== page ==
Business Forecasts – Why do I need them?

Here at Advivo Accountants and Advisors, we’re always preaching about the importance of having a functional business forecast or budget.  “Why do I need a business forecast” I hear you ask?  The short answer is “because you can’t afford not to”.

Everyone has heard the phrase “you can’t change what you don’t measure” and it’s true!  This is because without that baseline measurement, you’ve got nothing to compare results to.  What’s more, if you’re trying to measure the outcome of certain decisions, whether they be marketing, staffing, or general business strategies, you have no way of knowing what’s working or what’s not unless you have a baseline against which to measure results.  Your business forecast gives you that baseline.

Why else are business forecasts and budgets important?

I’ve already briefly touched on the importance of measurement and below are just a few of the many additional reasons why business forecasts and budgets are important.

  • Banks – Banks will often request forecasts when assessing a business’ suitability for finance
  • Goal setting – Setting goals and targets for your business and team;
  • Morale – Those within organisations should know they’re part of something bigger and visibility on organisational goals and targets (which come from forecasts) help set team and individual targets keeping everyone’s head in the game, working towards your common goals;
  • Business Improvement – Forecasts help owners understand where things went wrong (i.e. ask the question as to why you were over/under budget);
  • Growth – Even if you’re comfortable with the size of your business, these days if you’re not going forwards, you’re going backwards, so it’s important to continuously be planning for a certain level of growth within your business.

How do I start forecasting?  Looking back to look forward.

It’s actually quite easy to get started, which brings us to another common phrase “How do you know where you’re going if you don’t know where you’ve been?”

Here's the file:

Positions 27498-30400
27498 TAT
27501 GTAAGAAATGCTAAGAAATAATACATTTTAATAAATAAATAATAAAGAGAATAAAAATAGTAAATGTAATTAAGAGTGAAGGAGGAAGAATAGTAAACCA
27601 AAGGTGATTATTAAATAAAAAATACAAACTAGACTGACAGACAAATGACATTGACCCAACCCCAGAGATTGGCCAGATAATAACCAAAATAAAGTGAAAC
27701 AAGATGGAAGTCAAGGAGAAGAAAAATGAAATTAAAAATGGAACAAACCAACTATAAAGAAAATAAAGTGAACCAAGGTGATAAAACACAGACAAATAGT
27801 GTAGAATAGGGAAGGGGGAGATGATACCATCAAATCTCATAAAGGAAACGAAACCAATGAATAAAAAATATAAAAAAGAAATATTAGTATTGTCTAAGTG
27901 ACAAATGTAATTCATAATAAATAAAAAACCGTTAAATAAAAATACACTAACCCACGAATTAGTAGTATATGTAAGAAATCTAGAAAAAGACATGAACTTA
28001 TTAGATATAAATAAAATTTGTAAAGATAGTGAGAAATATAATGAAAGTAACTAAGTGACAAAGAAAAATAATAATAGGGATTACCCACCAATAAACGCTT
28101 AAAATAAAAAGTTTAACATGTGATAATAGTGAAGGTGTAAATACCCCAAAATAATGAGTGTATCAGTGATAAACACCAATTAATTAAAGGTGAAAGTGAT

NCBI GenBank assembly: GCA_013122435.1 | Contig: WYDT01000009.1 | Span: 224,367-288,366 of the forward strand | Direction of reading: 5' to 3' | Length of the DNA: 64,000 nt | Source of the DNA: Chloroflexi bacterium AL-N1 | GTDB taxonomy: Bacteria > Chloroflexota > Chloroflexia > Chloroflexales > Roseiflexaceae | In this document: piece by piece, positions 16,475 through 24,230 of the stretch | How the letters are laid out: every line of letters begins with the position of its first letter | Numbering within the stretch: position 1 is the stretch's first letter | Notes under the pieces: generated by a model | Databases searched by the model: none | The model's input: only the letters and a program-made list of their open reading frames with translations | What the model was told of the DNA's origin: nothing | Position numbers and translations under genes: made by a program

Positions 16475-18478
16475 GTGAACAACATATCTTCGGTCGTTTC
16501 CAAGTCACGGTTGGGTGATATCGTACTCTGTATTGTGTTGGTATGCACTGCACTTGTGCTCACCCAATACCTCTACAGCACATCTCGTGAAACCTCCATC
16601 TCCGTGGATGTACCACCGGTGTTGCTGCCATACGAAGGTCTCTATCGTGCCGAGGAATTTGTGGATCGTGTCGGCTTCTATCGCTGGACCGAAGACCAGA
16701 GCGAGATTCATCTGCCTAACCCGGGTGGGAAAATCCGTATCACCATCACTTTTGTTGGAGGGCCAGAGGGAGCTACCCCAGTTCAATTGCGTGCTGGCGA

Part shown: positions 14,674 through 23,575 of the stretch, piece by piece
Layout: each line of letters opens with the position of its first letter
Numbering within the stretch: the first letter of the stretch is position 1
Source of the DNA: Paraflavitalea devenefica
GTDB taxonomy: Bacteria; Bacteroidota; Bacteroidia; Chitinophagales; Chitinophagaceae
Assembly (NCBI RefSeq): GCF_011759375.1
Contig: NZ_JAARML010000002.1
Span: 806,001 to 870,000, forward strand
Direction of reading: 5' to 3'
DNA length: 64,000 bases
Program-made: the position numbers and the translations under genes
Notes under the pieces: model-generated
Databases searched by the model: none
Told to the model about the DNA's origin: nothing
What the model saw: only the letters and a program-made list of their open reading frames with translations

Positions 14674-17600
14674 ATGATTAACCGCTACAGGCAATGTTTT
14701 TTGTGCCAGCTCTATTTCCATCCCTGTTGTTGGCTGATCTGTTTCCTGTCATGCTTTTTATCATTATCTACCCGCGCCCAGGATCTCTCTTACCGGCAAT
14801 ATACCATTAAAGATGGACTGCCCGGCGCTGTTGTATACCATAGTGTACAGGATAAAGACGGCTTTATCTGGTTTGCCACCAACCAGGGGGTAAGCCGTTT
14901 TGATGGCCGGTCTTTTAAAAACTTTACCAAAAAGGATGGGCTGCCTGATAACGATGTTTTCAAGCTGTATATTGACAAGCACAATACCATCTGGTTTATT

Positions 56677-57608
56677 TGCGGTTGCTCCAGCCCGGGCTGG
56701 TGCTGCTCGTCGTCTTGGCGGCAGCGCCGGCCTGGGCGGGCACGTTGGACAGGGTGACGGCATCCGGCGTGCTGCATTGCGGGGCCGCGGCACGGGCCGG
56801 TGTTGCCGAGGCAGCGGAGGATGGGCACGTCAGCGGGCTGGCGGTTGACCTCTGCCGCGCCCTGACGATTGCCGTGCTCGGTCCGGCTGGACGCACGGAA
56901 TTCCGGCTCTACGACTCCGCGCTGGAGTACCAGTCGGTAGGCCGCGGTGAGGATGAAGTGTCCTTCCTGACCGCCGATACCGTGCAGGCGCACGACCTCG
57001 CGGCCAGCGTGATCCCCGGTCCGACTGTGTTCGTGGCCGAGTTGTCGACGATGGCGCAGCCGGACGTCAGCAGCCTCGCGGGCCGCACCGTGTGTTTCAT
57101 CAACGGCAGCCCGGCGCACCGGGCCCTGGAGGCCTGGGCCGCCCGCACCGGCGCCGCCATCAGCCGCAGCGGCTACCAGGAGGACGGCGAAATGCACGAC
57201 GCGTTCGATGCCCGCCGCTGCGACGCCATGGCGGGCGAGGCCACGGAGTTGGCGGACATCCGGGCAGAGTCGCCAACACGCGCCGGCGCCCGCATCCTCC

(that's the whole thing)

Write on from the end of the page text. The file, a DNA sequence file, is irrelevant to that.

As I write this, 30 June has just passed which means for many it’s the perfect time for you to look back at the last 12 months and assess how you went.  Do you actually know or are you just guessing by the ‘general feel’?  Are you happy with your results?  Why/why not?  The only reason you should be happy with your results is if you had something to measure them against.

A good place to start for setting a future budget or forecast is looking at the previous 12months financial statements and asking yourself several questions:

  1. Am I happy with those results?
  2. Am I planning to do anything different for the next 12 months?
  3. What outcome do I want to achieve in the next 12 months?

The outcome you want to achieve is what forms the basis of your forecast.  This essentially forms the top line figure that you want to aim for (i.e. your sales target or budget).  I always break it up into 12 monthly targets for tracking purposes.

A Business Forecast or Budget can be simple.

A business forecast or budget doesn’t necessarily need to be complicated.  In some circumstances it may be appropriate to just take your previous year’s result, increase the top line by a growth percentage, and call it done!  Whilst this isn’t exactly a ‘detailed’ forecast, it will give you something to aim for over the next 12 months.

Just a little more detail goes a long way.

It’s really only smaller businesses such as sole operators who can get away with a forecast or budget being as simple as that described above.  As your business increases in size, so too do its requirements.  Most forecasts should therefore at least have their cost of goods sold (COGS) moving appropriately with their sales.  You can work out your COGS as a percentage of sales based on your historical figures, then use that percentage to estimate what your COGS will need to be in order to reach your forecast (or budget) level of sales.